10. mike from oregon says:

    Richard –

    Where is the proof that throwing more money at the problem will solve it? Washington D.C. spends in excess of $10,000 per child (closer to $13,000) and they have some of the worst test scores in the nation.

    Steve’s comments are both funny (“What if a student flunks grade 3 1/2? The other kids will think he/she is only a half-flunker.”) but items to think about. Charter schools (on average) do as well or better than the “typical” public school and they do it for less money. Read a couple articles up about the charter schools in Buffalo. Can you explain to me why the public schools couldn’t/shouldn’t be like the charter schools? The charter schools show an entirely different attitude towards the kids and learning, the public schools could learn something from that, but won’t; and the charter schools do it for less money.

    Money isn’t always the answer. You need to see what is being spent, but don’t accept that more of it will cure the problem.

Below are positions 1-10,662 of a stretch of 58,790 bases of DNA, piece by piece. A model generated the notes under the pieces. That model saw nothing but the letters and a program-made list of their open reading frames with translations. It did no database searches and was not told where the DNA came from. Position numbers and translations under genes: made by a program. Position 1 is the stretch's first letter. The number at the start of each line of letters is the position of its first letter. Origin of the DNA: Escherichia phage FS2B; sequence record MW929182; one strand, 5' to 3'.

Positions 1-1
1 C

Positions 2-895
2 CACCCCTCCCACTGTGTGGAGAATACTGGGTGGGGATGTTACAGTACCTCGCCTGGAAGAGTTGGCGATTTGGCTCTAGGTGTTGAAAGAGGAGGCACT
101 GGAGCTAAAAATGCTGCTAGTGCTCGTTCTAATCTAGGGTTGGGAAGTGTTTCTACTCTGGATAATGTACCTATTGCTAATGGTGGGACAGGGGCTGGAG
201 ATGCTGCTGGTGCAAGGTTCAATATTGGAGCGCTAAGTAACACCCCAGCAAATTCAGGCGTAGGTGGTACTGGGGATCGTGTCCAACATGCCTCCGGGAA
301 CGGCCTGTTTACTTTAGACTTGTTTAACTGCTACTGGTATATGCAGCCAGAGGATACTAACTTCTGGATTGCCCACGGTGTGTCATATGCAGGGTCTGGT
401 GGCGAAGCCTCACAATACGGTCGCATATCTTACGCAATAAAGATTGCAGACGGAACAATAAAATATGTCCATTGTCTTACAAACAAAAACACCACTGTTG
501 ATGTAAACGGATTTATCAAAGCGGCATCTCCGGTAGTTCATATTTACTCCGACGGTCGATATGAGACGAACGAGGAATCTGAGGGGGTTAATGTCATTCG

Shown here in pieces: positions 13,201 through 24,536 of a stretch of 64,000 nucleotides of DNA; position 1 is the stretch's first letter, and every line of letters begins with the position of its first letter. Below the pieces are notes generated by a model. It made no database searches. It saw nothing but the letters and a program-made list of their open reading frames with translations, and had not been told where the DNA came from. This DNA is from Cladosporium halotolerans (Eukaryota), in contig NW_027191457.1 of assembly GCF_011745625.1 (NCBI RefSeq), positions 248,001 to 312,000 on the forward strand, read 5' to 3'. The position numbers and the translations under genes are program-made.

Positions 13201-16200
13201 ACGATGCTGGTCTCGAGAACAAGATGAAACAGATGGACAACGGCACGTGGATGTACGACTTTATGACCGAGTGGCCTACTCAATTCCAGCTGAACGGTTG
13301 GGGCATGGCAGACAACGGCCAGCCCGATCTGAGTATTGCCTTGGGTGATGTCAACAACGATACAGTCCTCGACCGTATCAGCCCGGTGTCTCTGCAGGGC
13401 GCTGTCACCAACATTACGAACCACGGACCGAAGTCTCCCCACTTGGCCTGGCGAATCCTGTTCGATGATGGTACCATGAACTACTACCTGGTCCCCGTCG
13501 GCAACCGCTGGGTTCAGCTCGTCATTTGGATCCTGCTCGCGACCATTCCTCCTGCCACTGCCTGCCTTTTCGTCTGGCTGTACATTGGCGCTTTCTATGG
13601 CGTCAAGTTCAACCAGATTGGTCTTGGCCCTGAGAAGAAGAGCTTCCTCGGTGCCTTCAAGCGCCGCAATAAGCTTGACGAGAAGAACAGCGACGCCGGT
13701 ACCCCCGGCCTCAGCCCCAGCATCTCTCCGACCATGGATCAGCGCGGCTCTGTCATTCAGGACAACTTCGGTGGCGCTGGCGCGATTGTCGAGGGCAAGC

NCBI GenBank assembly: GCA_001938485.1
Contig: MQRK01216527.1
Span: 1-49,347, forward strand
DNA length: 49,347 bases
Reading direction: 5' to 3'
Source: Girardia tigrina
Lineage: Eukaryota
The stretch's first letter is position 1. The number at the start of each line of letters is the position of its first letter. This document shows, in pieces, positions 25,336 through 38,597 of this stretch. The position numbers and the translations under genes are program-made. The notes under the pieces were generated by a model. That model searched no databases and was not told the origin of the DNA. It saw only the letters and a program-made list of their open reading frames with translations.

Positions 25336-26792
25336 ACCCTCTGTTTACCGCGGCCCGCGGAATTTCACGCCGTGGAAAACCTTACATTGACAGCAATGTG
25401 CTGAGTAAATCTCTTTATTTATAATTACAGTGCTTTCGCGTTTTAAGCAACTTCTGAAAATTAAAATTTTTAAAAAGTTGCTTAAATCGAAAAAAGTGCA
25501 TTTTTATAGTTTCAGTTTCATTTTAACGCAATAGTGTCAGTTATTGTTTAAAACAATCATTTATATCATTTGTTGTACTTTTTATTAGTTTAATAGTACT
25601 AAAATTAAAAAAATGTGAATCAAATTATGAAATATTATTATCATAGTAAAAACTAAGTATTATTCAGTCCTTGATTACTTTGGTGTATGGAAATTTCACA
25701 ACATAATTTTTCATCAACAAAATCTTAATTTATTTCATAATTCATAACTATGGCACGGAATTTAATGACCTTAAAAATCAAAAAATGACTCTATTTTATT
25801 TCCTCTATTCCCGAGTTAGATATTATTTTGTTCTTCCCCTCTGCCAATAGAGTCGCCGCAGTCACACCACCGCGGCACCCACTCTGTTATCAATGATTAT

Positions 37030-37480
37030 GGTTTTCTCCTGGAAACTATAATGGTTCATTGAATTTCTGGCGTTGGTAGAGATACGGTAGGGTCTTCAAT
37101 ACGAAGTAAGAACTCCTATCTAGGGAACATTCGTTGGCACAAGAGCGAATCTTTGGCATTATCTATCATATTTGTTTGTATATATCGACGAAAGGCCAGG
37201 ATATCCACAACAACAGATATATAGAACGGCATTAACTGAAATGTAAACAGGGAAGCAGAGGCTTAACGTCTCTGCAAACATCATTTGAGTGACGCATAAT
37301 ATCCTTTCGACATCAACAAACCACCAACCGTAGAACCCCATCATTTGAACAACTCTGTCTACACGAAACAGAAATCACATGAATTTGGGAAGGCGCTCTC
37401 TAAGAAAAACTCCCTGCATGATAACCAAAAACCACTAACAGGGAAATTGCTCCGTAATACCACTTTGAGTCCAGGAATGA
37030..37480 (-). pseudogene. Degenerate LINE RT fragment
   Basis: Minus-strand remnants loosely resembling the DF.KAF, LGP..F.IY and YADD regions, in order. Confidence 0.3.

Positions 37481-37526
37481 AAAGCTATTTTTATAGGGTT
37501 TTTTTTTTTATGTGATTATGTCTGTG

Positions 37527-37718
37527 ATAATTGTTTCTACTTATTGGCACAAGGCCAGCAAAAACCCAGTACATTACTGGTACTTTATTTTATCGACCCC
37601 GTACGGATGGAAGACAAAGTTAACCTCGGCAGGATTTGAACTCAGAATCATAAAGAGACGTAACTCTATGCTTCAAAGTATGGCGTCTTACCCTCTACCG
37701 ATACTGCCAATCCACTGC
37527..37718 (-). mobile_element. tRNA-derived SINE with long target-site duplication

11. Zippy The Pinhead says:

    My wife was educated in Korea, through her BA degree, and explained to me that past standard operating procedure (we don’t know about current practice– there have been changes made to the educational system there in the intervening years) was that there was no repetition of courses. Students in Korean K-12 schools were given the equivalent of our letter grades– A,B,C,D and F– and additionally they were ranked within their school/grade/class– but a student who received an unsatisfactory grade would not repeat a course. They would be forced to advance to the next grade along with everyone else.

    Since my wife was a high achiever as a K-12 student, she had no direct experience with failing a course and being forced to advance regardless.

    Since Korean students routinely kick American student’s asses in all manner of international comparisons, there has to be something worth considering in their approach. I’m not sure how this “yeah, you flunked freshman algebra, but you’re sitting for algebra II anyway…” ingredient figures into their successful recipe, but it apparently does figure.